- Joined: 12/3/2000
- Location: Union, NJ
Gourmet Hot Dogs
Tue, 09/23/03 8:19 AM
What constitutes a gourmet hot dog? Usually, a dog is referred to as gourmet to try and justify it's high price. These dogs are made by places with reputations for selling high quality meats. They use a good grade of beef and either make the dogs themselves, or have someone else make them.
I have been hearing a lot lately about 2 franks referred to as "gourmet". One is from Niman Ranch, the other is from Lobel's. Both companies have reputations as having some of the finest meat in the country. Niman Ranch is an Oakland, Ca. based company that is known for high quality, hormone free meat products. Lobel's is from New York and well known for their prime beef. Both supply restaurants and ship to individuals.
The Niman Ranch dogs are made from beef that's been dry aged for 5 days. They are served at a place called Sparky's in Brooklyn, as well as a few other places in the New York/N.J. area. They sell for $8.25/per lb. Lobel's franks are specially made for them using their prime beef by an 80 year old Austrian wiener maker. They go for $14.95 per pound.
Well, how good are these dogs? Are they worth the hype? Or the money? I wanted to find out for myself, so I had my wife buy both brands for my birthday (she thought I was nuts for requesting hot dogs for a present) I compared these dogs along with some Nathan's natural casing franks that I had in my freezer.
First the Niman Ranch dog. This one was 6 to a lb with a natural lamb casing. Smaller in size than their standard 4 to a lb Fearless Frank. All three dogs were simmerred in hot water (brought to a boil then turned off) for 10 minutes, then finished off on a griddle. The Niman Ranch dog had a good flavor with a mild spicing. Indestinguishable from any decent all beef kosher style dog of it's type. Ok, but it doesn't stand out. Not worth the high price.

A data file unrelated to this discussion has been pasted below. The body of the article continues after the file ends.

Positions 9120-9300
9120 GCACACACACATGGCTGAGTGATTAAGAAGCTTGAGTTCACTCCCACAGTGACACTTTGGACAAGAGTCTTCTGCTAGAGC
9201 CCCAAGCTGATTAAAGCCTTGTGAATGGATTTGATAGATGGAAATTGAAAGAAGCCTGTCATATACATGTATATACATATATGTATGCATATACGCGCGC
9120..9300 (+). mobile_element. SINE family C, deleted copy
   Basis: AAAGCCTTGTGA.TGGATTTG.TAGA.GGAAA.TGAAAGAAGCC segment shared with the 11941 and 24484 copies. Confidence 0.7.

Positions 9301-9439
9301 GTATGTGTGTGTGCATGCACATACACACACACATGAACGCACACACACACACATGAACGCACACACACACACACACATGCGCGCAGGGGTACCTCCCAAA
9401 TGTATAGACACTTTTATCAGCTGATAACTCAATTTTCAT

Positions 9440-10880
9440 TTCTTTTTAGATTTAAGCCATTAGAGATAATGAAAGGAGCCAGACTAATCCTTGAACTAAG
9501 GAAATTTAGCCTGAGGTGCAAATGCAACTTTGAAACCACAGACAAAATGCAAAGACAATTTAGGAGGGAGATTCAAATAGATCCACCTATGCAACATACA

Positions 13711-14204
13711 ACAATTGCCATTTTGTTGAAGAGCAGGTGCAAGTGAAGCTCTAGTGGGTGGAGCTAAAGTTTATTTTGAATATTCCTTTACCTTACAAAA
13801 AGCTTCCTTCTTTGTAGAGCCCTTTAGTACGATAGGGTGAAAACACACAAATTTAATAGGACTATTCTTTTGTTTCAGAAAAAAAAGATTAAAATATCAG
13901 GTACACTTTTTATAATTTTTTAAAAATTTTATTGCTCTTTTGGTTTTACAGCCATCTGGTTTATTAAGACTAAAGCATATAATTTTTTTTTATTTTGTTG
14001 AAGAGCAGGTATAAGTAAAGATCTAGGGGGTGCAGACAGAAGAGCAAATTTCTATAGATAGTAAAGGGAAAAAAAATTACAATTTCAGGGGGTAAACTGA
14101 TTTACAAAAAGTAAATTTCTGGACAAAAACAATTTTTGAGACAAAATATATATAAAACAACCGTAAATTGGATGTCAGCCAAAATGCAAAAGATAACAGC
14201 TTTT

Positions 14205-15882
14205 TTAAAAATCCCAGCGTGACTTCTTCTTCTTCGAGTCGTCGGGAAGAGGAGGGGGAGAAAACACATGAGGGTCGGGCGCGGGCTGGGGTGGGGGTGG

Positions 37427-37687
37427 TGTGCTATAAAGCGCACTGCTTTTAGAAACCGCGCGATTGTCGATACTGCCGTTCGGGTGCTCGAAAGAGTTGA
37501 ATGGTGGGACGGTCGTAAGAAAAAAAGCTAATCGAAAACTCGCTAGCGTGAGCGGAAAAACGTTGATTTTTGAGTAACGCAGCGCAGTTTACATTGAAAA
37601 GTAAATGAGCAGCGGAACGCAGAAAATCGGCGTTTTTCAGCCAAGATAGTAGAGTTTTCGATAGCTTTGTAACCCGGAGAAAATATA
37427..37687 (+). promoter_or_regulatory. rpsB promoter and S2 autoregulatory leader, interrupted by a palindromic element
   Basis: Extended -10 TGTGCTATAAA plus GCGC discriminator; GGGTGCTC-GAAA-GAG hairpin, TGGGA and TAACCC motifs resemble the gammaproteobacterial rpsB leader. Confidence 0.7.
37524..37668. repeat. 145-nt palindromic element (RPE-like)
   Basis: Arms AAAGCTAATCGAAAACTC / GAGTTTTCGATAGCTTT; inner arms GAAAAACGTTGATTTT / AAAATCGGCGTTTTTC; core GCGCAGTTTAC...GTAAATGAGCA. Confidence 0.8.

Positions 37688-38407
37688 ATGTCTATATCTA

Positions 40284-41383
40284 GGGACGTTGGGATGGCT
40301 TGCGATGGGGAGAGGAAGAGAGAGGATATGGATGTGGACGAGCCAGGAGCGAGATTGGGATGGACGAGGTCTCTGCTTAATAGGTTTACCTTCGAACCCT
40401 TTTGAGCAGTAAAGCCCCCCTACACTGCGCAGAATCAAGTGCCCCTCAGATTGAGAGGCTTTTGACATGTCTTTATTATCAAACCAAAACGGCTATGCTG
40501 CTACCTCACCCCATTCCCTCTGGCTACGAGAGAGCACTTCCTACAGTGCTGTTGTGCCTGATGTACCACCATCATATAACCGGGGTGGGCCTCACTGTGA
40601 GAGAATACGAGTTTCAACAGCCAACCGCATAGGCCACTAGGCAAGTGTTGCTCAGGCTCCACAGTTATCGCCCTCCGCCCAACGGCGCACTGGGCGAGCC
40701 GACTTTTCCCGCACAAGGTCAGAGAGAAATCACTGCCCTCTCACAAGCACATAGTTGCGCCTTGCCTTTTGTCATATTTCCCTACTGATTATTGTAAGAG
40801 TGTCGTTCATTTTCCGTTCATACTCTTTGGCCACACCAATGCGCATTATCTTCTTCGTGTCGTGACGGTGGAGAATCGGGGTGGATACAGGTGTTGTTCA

Next was the Lobel's. 9 to a lb, long and thin with an artificial (collagen?) casing. This frank was picked by David Rosengarten in the Rosengarten report as his favorite N.Y./Chicago style all beef dog. Incidentally, he picked Schaller & Weber as his favorite German style beef and pork dog. The Lobel's frank had a better casing than the Niman Ranch, which was a little too tough in my opinion. A good beef flavor with a fairly mild spicing. I liked this one better than the Niman Ranch dog. If you were to try this dog without knowing its origins, I think you would say that it is good; better than average. But again, not a real standout, and definitely not worth the high price.
Last was Nathan's. I got these at Costco while they were still selling the natural casing ones. I think they are unavailable once summer ends. They were $9.99 for 3 lbs. 8 to a lb with a natural sheep casing. This one was the best of the three. Better spicing; more flavor without being too spicy. Nathan's hot dogs are still made according to the original 1916 recipe and are a great example of a kosher style N.Y./N.J. hot dog.
My conclusions: both of the gourmet dogs were good, but not really distinguishable from any fine kosher style all beef dog found in the New York or New Jersey area. Not worth the high price. I think that people (and restaurants) buy these franks because of the reputation of the companies that provide them. I also believe that the spice mixture is as important, even more so than the meat used. Dogs like Nathan's, Sabrett, and Best (N.J.) use high quality beef. Best uses choice, and I believe the others do also. They are also made without fillers and are smoked. The spicing is superior to the gourmet franks. I think that places that specialize in sausages and frankfurters (and have been making them for awhile) have an advantage over companies that specialize in steaks and other meat products, but want to put out what they consider a gourmet frank with a gourmet price.
As I said, these are good franks; they just didn't knock my socks off like Usinger's. Now that's a dog that deserves to be called a gourmet dog. Head and shoulders above the rest. And reasonably priced also. I wonder if David Rosengarten tried these. As for a beef and pork dog, Schaller & Weber is a quality frank, but the ones that you can get at a German butcher (there are 4 in Union) most notably the Union Pork Store, are better. Thumann's remains the standard for this type of dog.